Study and report of a unicum gilded ceramic statuette
of Aphrodite using Thermoluminescence, Infrared and Xray Spectroscopy
Client: Benaki Museum
The authenticity of a unique and undocumented golden statuette
of Aphrodite from the Hellenistic Collection of the Benaki Museum
was examined by combining microscopic, analytical and dating techniques.
The statuette consists of a coroplastic clay core covered by a gold
layer. The composite nature of the statuette leads to the formulation
of the following three hypotheses: (1) both the core and the gold
layer are ancient and thus the object is authentic, (2) the gold
layer has been applied in modern times on an ancient terracotta
and (3) both core and gold layer are modern and the object is entirely
fake. Examination under the stereoscope revealed a smooth surface
with very few imperfections, scratches or cracks. On the lower front
elevation a square gold patch is visible, however the continuity
of the relief lines across the patch suggest that the whole surface
was covered in a single operation. Moreover the presence of the
patch implies that the surface was covered by a gold leaf technique,
rather than by following an amalgamation procedure. Where measurable
on the base, the thickness of the leaf is about 100-120 µm
(i.e. 0.010-0.012 cm). The overall smoothness of the surface can
be attributed to successive polishing treatments.
Thermoluminescence measurements of the clay core material showed
typical geological doses implying that the core has not been fired
above 350oC. Though this precludes the possibility of dating it
provides a very important clue concerning the question of authenticity,
in view of the fact that unfired clay objects do not retain their
sculptured features following burial. This allows us to exclude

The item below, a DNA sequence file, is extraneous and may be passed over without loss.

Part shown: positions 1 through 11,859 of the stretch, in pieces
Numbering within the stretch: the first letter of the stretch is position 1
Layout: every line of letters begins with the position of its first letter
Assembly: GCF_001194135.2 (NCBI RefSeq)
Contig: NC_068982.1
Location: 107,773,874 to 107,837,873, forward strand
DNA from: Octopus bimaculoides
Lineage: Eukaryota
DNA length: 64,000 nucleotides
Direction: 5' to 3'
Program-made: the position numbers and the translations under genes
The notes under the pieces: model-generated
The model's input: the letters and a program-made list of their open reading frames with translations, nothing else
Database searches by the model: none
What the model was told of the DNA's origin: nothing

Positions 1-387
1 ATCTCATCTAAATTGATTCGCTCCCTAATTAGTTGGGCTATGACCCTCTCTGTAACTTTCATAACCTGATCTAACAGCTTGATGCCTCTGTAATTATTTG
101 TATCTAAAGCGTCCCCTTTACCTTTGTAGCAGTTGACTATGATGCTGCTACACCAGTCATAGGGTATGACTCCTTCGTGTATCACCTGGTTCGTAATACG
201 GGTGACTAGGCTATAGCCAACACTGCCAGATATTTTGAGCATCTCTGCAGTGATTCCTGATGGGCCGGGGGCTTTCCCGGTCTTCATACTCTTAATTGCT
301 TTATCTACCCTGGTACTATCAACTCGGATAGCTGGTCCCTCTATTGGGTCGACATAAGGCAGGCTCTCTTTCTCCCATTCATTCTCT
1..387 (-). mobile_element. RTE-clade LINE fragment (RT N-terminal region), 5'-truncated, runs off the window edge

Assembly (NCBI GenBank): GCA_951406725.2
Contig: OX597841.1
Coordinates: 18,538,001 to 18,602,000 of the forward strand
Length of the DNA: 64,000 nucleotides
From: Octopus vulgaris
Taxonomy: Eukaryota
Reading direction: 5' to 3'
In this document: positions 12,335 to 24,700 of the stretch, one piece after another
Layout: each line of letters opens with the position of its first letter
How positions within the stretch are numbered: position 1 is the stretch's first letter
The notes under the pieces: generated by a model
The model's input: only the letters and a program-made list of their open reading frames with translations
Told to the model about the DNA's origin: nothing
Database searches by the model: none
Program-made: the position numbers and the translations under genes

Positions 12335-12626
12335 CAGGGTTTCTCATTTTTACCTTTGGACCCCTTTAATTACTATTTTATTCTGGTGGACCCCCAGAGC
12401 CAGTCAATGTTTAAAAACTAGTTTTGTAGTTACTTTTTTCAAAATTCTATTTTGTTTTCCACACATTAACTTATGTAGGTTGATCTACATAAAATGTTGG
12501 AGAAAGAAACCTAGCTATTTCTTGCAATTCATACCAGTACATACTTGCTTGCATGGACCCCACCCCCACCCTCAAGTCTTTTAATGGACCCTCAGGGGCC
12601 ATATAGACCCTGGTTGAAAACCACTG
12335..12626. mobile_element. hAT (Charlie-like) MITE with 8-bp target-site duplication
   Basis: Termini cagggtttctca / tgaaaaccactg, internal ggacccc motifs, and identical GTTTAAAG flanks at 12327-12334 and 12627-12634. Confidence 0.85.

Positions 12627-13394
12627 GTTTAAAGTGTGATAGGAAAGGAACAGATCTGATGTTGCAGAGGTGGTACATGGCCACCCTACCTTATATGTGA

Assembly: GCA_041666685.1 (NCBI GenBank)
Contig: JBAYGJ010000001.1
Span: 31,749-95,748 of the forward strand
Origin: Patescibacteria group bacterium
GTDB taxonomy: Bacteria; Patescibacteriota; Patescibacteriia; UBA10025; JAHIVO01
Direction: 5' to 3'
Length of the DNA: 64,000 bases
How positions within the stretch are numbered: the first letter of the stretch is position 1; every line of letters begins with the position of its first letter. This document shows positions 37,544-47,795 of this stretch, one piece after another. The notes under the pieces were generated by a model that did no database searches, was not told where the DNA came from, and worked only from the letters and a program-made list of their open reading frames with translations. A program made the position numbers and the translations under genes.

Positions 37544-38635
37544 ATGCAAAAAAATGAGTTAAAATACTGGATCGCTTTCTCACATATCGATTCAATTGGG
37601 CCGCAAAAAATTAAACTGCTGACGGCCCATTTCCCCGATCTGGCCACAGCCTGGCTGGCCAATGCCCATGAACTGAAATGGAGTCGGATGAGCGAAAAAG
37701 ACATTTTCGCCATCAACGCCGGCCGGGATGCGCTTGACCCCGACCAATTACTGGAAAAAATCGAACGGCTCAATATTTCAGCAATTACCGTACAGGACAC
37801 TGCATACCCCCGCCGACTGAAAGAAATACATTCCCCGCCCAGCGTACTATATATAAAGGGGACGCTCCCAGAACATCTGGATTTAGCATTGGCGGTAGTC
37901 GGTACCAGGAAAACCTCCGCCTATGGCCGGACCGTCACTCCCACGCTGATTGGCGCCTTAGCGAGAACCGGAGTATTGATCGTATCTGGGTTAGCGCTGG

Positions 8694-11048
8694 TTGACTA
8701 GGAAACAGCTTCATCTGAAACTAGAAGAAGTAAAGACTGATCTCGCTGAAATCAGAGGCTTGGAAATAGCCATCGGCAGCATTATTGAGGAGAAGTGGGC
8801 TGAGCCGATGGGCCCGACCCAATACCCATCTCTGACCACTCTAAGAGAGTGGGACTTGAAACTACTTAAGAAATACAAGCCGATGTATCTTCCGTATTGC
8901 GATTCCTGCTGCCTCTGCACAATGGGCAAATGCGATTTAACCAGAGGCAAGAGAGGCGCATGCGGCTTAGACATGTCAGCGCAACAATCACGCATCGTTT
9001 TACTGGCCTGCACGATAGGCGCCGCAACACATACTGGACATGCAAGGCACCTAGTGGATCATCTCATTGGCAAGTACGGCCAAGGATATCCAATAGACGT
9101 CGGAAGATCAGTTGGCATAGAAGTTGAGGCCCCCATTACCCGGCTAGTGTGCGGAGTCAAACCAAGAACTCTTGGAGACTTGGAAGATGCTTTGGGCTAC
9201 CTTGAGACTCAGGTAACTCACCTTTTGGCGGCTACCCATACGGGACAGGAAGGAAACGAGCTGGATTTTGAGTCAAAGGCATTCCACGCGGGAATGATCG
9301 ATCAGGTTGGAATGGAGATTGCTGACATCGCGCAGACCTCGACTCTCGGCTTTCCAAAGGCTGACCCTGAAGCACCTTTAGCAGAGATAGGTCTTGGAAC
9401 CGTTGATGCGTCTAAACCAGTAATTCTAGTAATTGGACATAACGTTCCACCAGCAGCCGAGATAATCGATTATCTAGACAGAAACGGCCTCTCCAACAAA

the hypothesis that the object is the result of a modern gilding
on an ancient terracotta.
Non-destructive X-ray Fluorescence analysis of the gold surface
revealed a high quality gold-silver alloy with a low copper content.
Typical percentage by weight is 96.8% gold, 2.8% silver, 0.4% copper.
The absence of lead shows that the gold has not been refined by
removing silver. Similarly, the absence of mercury suggests that
the gold was not obtained by an amalgamation precedure. The composition
of the gold alloy broadly agrees with the analyses of gold artefacts
found in several Hellenistic Macedonean sites (i.e. Sindos, Ag.
Paraskevi, Phoenix). The purity and thickness of the gold layer
account for the excellent conservation of the statuette.
Furthermore, the thickness of the layer clearly exceeds the minimum
required to produce the desired effect. Indeed, from the Middle
Ages onwards the typical thickness of the the gold leaf in gilded
objects is of the order of 0.001-0.0001cm. The total weight of gold
in the Aphrodite statuette is of the order 15gr were as 1-2 gr would
have sufficed to produce the same effect. This generous use of gold
may account for the rarity of similar objects due to the advantages
of recycling the precious metal. A converse argument would suggest
such an unnecessary waste would not be the practice of a modern
faker. The current value of the gold used is about 150 EURO. In
conclusion, the combination of all available evidence suggests that
the golden Aphrodite of the Benaki Museum is not a fake and stongly
supports the conclusion reached independently by prof. A. Delivorias
E. Aloupi, N. Zacharias, A. G. Karydas, The Gold Statuette of Aphrodite:
Problems of authentication in ''The Benaki Museum Journal'' 1, 2001,
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